Theresa May is gambling the country’s future energy supply on the £18bn Hinkley nuclear power project despite claims it runs off unproven technology and the cost of its electricity is “a lousy deal”.
The Prime Minister ended weeks of speculation by approving the controversial project, but was immediately challenged over why ministers have not secured a better price for Hinkley’s power than one set to cost British tax-payers £30bn.
Campaigners, green businesses and politicians from both opposition and Tory benches attacked the move, with some casting doubt over whether the scheme will ever happen given the unanswered questions surrounding it.
Proposals to build the EDF-led Hinkley Point C power station have been dogged by concerns over cost, design and national security, given the involvement of the Chinese state.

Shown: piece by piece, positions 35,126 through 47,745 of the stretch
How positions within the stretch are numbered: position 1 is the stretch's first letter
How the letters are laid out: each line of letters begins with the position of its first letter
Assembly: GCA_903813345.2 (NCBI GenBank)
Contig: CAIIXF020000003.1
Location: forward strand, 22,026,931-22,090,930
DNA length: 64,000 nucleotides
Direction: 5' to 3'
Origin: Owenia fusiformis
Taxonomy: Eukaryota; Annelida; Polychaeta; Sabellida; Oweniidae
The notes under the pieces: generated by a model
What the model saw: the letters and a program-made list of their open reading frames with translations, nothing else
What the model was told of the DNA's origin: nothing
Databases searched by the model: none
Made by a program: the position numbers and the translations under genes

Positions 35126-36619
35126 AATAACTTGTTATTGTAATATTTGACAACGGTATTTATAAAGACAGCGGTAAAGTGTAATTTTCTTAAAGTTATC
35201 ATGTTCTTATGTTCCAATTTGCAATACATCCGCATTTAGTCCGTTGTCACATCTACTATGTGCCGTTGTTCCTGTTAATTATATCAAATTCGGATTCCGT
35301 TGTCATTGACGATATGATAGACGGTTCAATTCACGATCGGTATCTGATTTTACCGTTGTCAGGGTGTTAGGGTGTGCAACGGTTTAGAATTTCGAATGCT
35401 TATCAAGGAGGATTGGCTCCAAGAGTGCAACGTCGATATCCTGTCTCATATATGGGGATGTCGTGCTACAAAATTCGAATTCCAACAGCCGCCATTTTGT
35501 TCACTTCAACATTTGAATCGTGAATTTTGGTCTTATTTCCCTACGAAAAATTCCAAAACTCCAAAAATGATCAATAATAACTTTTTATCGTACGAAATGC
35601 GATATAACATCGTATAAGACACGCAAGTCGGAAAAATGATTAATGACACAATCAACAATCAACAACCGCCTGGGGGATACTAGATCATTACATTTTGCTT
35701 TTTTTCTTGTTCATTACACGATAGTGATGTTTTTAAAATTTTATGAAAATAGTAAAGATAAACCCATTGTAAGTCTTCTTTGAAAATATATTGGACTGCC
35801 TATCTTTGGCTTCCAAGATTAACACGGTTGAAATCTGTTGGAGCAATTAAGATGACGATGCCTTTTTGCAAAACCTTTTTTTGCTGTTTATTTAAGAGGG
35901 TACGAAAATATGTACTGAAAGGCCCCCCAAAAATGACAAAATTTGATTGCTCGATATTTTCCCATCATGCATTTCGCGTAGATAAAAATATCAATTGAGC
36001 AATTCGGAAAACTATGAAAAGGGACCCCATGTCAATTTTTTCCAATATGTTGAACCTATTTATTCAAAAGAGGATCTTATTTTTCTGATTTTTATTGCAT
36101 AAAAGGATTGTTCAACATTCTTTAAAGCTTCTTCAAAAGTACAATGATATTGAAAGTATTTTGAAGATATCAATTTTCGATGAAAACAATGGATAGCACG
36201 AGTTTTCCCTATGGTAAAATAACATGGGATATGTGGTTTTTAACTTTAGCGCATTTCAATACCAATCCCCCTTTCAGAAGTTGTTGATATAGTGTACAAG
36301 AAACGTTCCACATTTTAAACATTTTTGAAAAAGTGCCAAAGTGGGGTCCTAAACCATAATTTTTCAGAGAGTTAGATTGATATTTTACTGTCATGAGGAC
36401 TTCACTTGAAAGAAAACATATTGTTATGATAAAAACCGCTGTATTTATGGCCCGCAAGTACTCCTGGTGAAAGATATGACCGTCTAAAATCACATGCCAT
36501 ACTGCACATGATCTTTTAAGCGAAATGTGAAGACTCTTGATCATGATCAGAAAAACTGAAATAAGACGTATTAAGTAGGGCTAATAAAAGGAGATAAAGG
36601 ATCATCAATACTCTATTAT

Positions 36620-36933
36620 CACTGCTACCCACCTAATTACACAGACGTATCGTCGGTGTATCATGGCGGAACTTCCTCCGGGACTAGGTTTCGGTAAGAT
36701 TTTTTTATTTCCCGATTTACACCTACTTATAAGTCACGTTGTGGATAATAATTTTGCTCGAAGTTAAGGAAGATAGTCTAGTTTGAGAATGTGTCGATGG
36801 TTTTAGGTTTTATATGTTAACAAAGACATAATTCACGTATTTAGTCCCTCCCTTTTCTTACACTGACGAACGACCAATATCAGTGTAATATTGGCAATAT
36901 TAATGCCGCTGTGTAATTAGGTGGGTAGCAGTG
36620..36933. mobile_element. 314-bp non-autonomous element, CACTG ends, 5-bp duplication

But in the Commons, Business Secretary Greg Clark gave the green light for the French firm to build two new reactors at the Somerset site, part funded with £6bn from Beijing, in what he called a “rebooting” of the UK nuclear industry.
The move immediately led to a state-owned Chinese firm announcing it would begin a push to build two further UK power stations.
Mr Clark said: “The investment will secure 7 per cent of the UK’s electricity needs for 60 years, helping to replace existing nuclear capacity that is due to be decommissioned in the decade ahead.
“The electricity generated will be reliable and low carbon, and therefore completely compatible with our climate change obligations.